India: Assam study shows bats are crucial for natural pest control in paddy fields

  • Insectivorous bats were found to suppress pests and reduce damage to rice crops in a study in Assam.
  • Insectivorous bats are generalist eaters; their diet includes a variety of pests, including those that damage crops.
  • Greater legal protection and funding for studies focusing on bat ecology would go a long way in helping understand and conserve the mammals.

Findings from a recent study conducted in Assam suggest that bats can have a positive impact on rice ecosystems. In the study, conducted over the Sali (winter) rice season of 2019, insectivorous bats were found to help reduce damage to rice crops by suppressing pests, thus protecting yield.

“There is no doubt that bats are incredibly important to agricultural landscapes. I hope that in the next few years we can get to a more definite answer as to exactly what their economic value is in Indian agriculture,” says Iqbal Bhalla, one of the researchers of the study that was published in the journal Agriculture, Ecosystems & Environment.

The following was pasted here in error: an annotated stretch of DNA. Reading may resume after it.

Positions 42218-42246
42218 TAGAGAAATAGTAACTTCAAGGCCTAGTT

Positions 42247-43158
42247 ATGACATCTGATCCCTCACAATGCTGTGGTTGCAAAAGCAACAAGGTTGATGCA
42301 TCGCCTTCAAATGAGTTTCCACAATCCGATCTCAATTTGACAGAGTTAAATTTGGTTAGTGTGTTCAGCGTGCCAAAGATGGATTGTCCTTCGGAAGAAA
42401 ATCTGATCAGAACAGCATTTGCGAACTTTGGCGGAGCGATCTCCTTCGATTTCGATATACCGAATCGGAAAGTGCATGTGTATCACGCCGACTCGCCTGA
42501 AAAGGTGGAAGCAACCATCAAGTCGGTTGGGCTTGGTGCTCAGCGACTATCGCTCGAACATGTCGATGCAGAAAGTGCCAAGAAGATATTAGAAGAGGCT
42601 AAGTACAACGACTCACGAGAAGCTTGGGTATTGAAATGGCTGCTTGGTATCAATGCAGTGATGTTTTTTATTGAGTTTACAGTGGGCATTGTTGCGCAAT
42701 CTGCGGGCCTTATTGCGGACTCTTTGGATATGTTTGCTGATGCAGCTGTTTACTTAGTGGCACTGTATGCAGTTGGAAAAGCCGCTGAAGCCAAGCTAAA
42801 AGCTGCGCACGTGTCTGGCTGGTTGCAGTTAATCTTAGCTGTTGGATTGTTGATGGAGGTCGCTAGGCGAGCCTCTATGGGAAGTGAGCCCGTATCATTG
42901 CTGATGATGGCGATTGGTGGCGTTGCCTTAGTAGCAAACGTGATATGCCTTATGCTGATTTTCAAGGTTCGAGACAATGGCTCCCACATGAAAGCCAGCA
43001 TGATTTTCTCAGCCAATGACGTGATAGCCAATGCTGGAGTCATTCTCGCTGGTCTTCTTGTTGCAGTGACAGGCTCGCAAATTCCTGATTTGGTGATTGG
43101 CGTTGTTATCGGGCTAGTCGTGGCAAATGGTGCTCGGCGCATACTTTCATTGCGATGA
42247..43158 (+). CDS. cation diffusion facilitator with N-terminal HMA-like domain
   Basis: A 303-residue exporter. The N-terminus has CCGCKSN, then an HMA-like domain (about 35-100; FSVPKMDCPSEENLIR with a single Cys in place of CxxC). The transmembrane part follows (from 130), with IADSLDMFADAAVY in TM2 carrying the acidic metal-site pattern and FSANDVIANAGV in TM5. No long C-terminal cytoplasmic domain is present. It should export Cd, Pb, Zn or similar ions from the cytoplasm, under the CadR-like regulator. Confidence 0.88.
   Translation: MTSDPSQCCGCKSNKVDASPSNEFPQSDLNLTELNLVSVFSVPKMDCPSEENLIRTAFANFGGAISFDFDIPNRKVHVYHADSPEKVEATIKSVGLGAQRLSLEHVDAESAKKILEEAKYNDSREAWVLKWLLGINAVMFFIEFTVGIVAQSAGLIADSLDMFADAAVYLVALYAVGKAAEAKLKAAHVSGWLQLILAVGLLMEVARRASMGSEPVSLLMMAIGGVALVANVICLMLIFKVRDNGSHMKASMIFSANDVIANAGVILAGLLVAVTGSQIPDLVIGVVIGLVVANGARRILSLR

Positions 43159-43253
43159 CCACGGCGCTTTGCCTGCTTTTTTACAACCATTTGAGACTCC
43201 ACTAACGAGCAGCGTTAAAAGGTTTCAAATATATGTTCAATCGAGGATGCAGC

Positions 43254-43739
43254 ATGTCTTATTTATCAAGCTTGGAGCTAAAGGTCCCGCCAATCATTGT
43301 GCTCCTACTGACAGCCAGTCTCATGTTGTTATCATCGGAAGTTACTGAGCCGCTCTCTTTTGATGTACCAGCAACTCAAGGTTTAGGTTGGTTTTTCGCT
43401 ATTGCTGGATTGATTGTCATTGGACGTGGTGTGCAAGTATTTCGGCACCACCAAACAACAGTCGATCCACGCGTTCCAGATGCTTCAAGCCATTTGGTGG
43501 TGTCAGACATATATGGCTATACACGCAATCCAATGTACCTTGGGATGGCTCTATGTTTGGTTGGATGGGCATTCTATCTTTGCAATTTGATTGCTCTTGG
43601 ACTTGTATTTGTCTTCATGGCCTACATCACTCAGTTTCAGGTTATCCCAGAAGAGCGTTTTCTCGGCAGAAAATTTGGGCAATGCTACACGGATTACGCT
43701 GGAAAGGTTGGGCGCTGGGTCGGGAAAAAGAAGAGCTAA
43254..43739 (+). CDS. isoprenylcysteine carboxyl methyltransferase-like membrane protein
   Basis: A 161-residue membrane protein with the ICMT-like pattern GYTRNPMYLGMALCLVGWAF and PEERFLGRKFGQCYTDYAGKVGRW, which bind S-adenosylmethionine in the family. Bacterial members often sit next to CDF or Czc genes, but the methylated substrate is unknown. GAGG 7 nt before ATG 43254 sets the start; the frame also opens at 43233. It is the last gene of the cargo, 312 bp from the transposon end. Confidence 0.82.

The Integrated Pest Management (IPM) programme was introduced in India in 1992, to reduce dependence on pesticides in agriculture. It combines the use of biological, cultural and chemical practices to control insect pests in agricultural production. Under the programme, natural predators such as fish, frogs, parasitoids and ducks have been used to control agricultural pests over the years.

In the last decade, bats for pest management have gained traction. Insectivorous bats are generalist eaters. Their diet includes a variety of pests, including those that damage crops. They can thus suppress resident pest populations, and act as a buffer against sudden outbreaks or the invasion of new pest species. “Their diet is also complemented by their high mobility. It allows them to change foraging grounds and survive on different prey when crop pests are not available. They can also help limit the spread of disease by reducing the number of disease vectors, such as mosquitoes and flies,” says Hitesh Jha, an independent wildlife biologist studying bats in Maharashtra.

Bats roost in the bamboo poles used to build houses in Assam. The researchers say they believe that it may be helping sustain bat populations. Photo by Iqbal Bhalla.